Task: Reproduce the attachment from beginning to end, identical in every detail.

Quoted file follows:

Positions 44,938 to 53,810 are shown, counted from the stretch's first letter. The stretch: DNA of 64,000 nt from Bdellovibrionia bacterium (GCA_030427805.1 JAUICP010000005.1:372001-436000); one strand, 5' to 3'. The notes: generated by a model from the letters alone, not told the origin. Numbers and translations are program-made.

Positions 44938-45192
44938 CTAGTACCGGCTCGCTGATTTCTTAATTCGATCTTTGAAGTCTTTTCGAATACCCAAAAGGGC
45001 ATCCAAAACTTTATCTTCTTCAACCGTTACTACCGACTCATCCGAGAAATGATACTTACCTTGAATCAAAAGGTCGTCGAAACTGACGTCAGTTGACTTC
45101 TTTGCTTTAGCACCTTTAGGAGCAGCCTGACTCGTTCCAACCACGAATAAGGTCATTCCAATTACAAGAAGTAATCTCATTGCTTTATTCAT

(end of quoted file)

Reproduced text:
Positions 44,938 to 53,810 are shown, counted from the stretch's first letter. The stretch: DNA of 64,000 nt from Bdellovibrionia bacterium (GCA_030427805.1 JAUICP010000005.1:372001-436000); one strand, 5' to 3'. The notes: generated by a model from the letters alone, not told the origin. Numbers and translations are program-made.

Positions 44938-45192
44938 CTAGTACCGGCTCGCTGATTTCTTAATTCGATCTTTGAAGTCTTTTCGAATACCCAAAAGGGC
45001 ATCCAAAACTTTATCTTCTTCAACCGTTACTACCGACTCATCCGAGAAATGATACTTACCTTGAATCAAAAGGTCGTCGAAACTGACGTCAGTTGACTTC
45101 TTTGCTTTAGCACCTTTAGGAGCAGCCTGACTCGTTCCAACCACGAATAAGGTCATTCCAATTACAAGAAGTAATCTCATTGCTTTATTCAT